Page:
“The Chisholm Trail: Joseph McCoy’s Great Gamble” is Jim Sherow’s great masterwork. Sherow, a professor of history at Kansas State, has produced an interesting and thoroughly researched book about a transformative era in the nation’s history. It happened in Kansas.
The central figure of the book is Joseph McCoy, a livestock broker from Springfield, Illinois. McCoy had the vision and daring to connect post-Civil War demand for beef with longhorns ranging free in Texas. His solution was to find a railhead in Kansas, to which he could recruit Texas ranchers to move their cattle and subsequently ship to markets in the east. When McCoy settled on Abilene as his shipping site, it would become the first of the infamous Wild West cowtowns. The success of this venture was dependent on countless uncontrollable variables of weather, markets, native tribes, railroads and politics. This was McCoy’s great gamble.
Sherow wisely points out that the situation was even more complicated than the simple summary described above. Chapter 1 of Sherow’s sweeping story begins in the squalor of New York City, where local butchers slaughtered sheep and hogs and dumped the offal in the back alley for feral swine to consume. A push for health and sanitation led to creation of more centralized shipping and slaughter facilities, which ultimately made an efficient target to which McCoy could ship cattle.
Sherow takes an even larger view of the ecosystem in which McCoy’s system would function. Sherow repeatedly refers to the stored solar energy of grass, which could be converted by grazers into protein. When the market called for those grazers to be collected and moved north to the Kansas railheads, an ecosystem – and the American diet – was forever changed. This was also the era when the legend of the cowboy came to life. McCoy was no particular fan of the everyday cowboy, but he considered ranchers and stockmen to be the ultimate heroes.
Sherow describes the panoply of challenges faced by McCoy. These included unscrupulous rail shippers, extreme weather, native tribal land claims and market volatility. A major problem was what was then called Texas fever, a condition that U.S. Department of Agriculture scientists eventually found was caused by a tick-borne microorganism. Longhorns who grew up with this protozoa in Texas were essentially immune, but when domestic cattle in Kansas were exposed, mortality rates could reach disastrous levels. In one example, 448 of 450 dairy cows perished. Irate farmers pushed the Kansas legislature to create quarantine lines to keep Texas cattle out. As the quarantine line moved west, the cattle drives did also.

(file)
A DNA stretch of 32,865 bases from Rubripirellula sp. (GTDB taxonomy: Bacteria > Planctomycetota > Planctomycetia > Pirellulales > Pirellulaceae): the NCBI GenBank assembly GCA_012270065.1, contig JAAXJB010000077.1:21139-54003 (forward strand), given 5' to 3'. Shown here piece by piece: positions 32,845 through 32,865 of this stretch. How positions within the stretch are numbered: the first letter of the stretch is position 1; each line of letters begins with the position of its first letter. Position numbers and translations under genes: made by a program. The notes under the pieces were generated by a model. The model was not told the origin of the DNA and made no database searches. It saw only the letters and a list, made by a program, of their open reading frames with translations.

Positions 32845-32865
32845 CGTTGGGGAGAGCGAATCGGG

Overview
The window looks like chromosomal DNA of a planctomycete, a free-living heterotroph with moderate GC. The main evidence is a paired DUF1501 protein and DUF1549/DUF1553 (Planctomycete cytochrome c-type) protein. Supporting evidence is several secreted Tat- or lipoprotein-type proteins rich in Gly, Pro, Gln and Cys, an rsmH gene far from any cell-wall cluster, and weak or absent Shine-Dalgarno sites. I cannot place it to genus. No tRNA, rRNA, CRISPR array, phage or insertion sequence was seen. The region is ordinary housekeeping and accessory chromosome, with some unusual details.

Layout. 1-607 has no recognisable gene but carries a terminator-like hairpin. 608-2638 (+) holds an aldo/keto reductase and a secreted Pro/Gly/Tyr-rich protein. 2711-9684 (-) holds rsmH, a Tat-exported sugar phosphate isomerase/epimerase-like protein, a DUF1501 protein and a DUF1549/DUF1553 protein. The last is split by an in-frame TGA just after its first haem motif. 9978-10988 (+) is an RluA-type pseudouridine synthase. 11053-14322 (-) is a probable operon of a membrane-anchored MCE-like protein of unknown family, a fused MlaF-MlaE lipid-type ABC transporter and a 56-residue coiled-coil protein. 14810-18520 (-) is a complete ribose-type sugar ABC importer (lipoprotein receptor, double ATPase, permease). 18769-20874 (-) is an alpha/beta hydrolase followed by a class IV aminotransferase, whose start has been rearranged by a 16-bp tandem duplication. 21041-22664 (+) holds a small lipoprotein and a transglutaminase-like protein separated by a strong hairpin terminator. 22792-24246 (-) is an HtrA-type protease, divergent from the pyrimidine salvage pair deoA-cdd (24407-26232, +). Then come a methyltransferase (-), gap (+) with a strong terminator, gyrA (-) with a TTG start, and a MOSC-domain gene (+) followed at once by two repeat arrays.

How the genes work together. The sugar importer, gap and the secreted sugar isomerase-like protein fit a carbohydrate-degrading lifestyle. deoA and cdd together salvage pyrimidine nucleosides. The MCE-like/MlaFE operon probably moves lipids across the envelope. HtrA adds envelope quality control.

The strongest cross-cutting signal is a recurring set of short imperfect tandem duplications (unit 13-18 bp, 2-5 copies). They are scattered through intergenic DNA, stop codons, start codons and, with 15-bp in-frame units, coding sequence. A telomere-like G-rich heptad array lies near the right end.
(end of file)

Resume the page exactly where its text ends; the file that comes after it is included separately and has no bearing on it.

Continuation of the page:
Weather extremes also had an impact, based on Sherow’s perusal of frontier weather records. In 1860, Kansas temperatures reached a high of 97 in June, 113 in July, and 108 in August (an early dose of global warming?). Once the cattle trade was established, the blizzard of 1871-72 also had devastating results. At Fort Hays, temperature readings fell from nearly 60 degrees to 10 in just over 24 hours (an early dose of climate change?). McCoy and the cattle trade persevered, but by 1885, the era of great cattle drives had come to an end.
This book is grounded in meticulous scholarship (it has 588 footnotes, from all kinds of sources) and is packed with fascinating anecdotes. For example, who would have considered that one of the problems caused in Texas by the Civil War was the prevention of importation of ice? This forced the cattle business to seek out artificial ice-making systems that led to modern refrigeration, which ultimately helped bring about the system of slaughter and shipping that we have today. Sherow even includes a touch of whimsy when describing the mating habits of the infamous cattle ticks.
Joseph McCoy’s great gamble paid off for the nation, although he probably didn’t realize the financial returns that he had hoped. Yet the impact of his vision blazed the Chisholm Trail in a way that transformed America.
Sherow describes this great gamble in a way that is scholarly enough to be a reference book yet entertaining for the casual reader. It is a masterwork.
Ron Wilson is a rancher and writer near Manhattan.